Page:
All very useful, all will be great places, but different functions. Not really a linear park.

    1. I agree that there is lots of north-south movement, so let’s do both!
      1. Victoria Street (east-west)
      2. Queen Street (n-s): pedestrian and transit mall with lots of parklets
      3. Hobson and Nelson (n-s): convert to two-directional, and one of them de-tuned with bus lanes etc.
      The western side of the city is a huge growth area, and once City Works Depot is developed, there will be massive population growth on top of the existing apartment communities. They need transport, parks, and safe streets!

      1. Well Queen and Albert are the north south streets where vehicle space is to be repurposed into for both pedestrian movement and loitering (place).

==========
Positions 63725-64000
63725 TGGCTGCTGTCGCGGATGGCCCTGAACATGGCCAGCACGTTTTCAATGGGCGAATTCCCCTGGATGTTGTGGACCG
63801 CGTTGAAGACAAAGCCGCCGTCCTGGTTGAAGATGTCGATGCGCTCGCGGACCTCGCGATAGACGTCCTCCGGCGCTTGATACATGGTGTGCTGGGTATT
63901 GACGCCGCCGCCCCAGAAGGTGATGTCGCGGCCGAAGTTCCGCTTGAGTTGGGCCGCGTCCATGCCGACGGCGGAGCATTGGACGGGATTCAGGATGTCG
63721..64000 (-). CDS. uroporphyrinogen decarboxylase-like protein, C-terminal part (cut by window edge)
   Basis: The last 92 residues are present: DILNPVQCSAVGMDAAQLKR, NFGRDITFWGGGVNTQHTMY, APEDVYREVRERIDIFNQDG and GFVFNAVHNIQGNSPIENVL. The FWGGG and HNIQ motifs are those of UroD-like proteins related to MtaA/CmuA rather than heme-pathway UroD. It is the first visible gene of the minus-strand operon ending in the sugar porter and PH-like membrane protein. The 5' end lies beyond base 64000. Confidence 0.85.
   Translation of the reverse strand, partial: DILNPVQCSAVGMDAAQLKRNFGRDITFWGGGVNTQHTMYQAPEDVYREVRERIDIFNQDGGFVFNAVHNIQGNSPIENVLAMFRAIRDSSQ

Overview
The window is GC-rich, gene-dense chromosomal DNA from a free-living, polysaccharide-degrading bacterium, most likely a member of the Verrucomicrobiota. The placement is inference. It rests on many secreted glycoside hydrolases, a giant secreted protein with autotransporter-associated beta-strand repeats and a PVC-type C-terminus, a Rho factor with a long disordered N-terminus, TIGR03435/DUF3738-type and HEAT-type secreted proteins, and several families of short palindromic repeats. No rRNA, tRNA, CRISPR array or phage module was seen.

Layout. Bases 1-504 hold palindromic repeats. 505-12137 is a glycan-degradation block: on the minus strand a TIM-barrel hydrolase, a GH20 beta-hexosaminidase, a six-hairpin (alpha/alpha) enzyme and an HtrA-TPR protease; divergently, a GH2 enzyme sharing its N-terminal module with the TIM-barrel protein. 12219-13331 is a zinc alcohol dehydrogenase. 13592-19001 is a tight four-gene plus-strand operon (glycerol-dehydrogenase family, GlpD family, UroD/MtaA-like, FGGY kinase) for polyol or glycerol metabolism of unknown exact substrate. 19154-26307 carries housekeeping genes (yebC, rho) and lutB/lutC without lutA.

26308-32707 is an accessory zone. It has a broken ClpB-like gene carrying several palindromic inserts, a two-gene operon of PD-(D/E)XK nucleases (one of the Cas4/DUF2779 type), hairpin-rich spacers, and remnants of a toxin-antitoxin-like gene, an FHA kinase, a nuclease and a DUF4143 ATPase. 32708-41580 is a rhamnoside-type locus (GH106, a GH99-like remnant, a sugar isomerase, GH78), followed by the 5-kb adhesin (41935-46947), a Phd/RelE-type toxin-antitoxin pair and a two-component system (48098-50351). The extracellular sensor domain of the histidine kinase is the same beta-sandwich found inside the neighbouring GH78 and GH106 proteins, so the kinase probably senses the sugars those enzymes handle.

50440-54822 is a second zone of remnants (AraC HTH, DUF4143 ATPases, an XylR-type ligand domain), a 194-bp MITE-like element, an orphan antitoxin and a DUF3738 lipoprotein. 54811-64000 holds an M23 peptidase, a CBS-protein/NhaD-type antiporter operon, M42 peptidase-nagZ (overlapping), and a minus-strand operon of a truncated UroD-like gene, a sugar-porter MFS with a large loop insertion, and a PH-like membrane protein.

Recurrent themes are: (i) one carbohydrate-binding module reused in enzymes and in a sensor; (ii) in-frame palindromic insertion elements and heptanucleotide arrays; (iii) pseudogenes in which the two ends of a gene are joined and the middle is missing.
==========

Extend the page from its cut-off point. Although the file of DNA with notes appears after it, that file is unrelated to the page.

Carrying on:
Additionally, the CRL will turn a great deal of what is now north-south pedestrian movement into east-west, particularly on Victoria and Wellesley, because people who now have to walk down to Britomart instead will be walking across to those entrances to Aotea Station. Especially from the universities, but the Queen St Valley in general.

        That is one of the major directional shifts the CRL will deliver to the city.

        1. True, that’s quite a big shift. Should go well with turning Queen into PT and pedestrian only.

    2. Different parts of Victoria Park function differently but that is still a park. Why is this different?

  4. Business case? They’ve already decided to do it, right?

    So is there not a better description of what this next step should be? Design, maybe? Planning stage? It’s not like any economic evaluation we use in this country will be useful for a project like this – we see that all the time. There just isn’t any way the full benefits or costs of different scenarios will be enumerated properly. Let’s not pretend the bean counters in NZ have shown themselves capable of this sort of thing.

    The very words business case will bring all sorts of bad mindsets and processes to the table.